March 17, 2007

Attitudes Towards The Holy Spirit

Filed under: Uncategorized — Michael Wright @ 3:25 pm

The following outline is taken from This Day With The Master by Dennis F. Kinlaw. The devotionals for March 13-16 cover these topics.

Do not grieve the Spirit

What makes it possible for someone to be living in intimacy with God and then to lose that intimacy? Kinlaw says, “It is a matter of inner attitude, which determines all personal relationships.” And grieve not the Holy Spirit of God, whereby ye are sealed unto the day of redemption” (Eph. 4:30). The Good News translation says, “And do not make God’s Holy Spirit sad.” Is there anything in my life that would make the Holy Spirit sad?

Do not quench the Spirit

“Quench not the Spirit” (1Th 5:19). What does it mean to quench something? The tells us that quench means “to put out (a fire, for example); extinguish.” As Christians we can have the raging fire of God in our lives…but how quickly and easily that fire can be extinguished. Kinlaw says, “A fire is quenched when water is poured on it. Sin is the ‘water’ in our lives that grieves the Spirit and puts out the Spirit’s flame. Is your life white-hot with the fire of the Spirit? Or have you let the fire be put out?” Paul tells us in Ephesians 4:27 “Don’t give the Devil an opportunity” (HCSB). Am I doing anything in my life that would give the Devil an opportunity to tempt me or cause me to sin? We must guard every part of our life so the Devil doesn’t have an opportunity to trip us up.

Do not resist the Spirit

You stiff-necked people with uncircumcised hearts and ears! You are always resisting the Holy Spirit; as your forefathers did, so do you” (Acts 7:51 – HCSB). Kinlaw paraphrases what Stephen had to say to the Pharisees, “Boys, you are careful about the outside, but you are without the internal reality. You are deaf to God’s message and empty of His Spirit. You are just like your ancestors. You too have resisted the Holy Spirit.” Kinlaw goes on to give us the typical progression away from God that often can happen, “Once one begins to grieve the Spirit, the next step is to quench the Spirit’s voice, and ultimately resistance to the Spirit of Jesus takes up residence in their heart unless one repents.” Am I as “on fire for God” as I was five years ago? Am I hotter or colder?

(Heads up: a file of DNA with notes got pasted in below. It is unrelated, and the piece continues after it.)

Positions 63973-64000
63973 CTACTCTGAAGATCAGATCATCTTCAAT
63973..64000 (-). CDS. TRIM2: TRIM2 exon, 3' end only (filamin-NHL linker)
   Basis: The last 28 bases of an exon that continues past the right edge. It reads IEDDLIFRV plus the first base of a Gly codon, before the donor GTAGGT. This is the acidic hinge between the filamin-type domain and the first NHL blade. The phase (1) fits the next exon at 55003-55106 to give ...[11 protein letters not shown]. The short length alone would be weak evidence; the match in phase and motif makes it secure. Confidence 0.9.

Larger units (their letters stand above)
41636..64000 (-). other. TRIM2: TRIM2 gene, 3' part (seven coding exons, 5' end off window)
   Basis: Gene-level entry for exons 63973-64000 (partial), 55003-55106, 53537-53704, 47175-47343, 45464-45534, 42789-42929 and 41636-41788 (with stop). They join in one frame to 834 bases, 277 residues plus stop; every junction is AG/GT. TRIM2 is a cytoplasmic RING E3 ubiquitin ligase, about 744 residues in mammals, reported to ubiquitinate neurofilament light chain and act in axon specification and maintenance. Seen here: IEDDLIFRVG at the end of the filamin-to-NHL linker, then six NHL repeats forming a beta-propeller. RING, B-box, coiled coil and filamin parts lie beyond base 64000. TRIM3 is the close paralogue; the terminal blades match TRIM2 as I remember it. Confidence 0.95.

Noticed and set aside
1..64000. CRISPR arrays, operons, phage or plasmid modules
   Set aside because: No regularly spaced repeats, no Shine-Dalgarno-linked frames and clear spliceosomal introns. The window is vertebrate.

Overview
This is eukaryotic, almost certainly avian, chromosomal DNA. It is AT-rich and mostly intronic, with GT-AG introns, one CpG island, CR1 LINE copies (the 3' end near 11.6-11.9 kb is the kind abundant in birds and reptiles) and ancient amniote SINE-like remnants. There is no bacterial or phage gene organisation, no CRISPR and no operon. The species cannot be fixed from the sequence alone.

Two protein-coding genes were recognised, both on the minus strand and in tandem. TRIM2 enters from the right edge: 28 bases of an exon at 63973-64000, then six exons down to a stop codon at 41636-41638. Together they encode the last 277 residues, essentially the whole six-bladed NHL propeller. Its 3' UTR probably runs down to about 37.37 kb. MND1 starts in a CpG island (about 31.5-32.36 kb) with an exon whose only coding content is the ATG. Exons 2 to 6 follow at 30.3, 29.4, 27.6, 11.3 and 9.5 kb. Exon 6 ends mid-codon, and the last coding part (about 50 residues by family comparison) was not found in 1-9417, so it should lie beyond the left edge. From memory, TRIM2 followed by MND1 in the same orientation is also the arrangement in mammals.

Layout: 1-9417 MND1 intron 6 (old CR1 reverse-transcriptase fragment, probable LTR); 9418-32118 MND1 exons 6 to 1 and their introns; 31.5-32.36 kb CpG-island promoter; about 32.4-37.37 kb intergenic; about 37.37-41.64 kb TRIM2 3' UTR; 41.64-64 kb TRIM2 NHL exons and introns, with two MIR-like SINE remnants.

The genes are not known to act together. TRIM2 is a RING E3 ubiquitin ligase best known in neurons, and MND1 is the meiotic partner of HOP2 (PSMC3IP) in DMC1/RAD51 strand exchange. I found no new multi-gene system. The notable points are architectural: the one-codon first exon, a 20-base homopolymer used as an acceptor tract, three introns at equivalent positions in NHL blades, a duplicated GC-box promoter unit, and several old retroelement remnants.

Do not insult the Spirit

Hebrews 10:28-31 says, “If anyone disregards Moses’ law, he dies without mercy, based on the testimony of two or three witnesses. (29) How much worse punishment, do you think one will deserve who has trampled on the Son of God, regarded as profane the blood of the covenant by which he was sanctified, and insulted the Spirit of grace? (30) For we know the One who has said, Vengeance belongs to Me, I will repay, and again, The Lord will judge His people. (31) It is a terrifying thing to fall into the hands of the living God!” (HCSB) Kinlaw asks this question, “How can we as Christians ensure that we never insult the Spirit?” He gives us the answer by referring to a policy the Pharisees had called “fencing the law.” The Pharisees didn’t ask, “How far can we go before the Law is broken?” No, they instead set a hedge around the Law so they would never risk breaking it. Have I set some boundary lines to protect me against insulting the Holy Spirit? Paul tells us in 2 Corinthians 7:10-11 that a godly sorrow will bring repentance and a careful way of living. “Godly sorrow worketh repentance to salvation…what carefulness it wrought in you.”

Kinlaw summarizes this study with these thoughts…

“We must focus our attention on not grieving the Spirit. If we never grieve him, we will not quench him. If we never resist him, we will not insult him. If we do not grieve the Spirit, we will live in a personal, vital, loving, living, believing relationship with him that will make our lives full of his blessing, his joy, his peace, his power, and his fruitfulness.”


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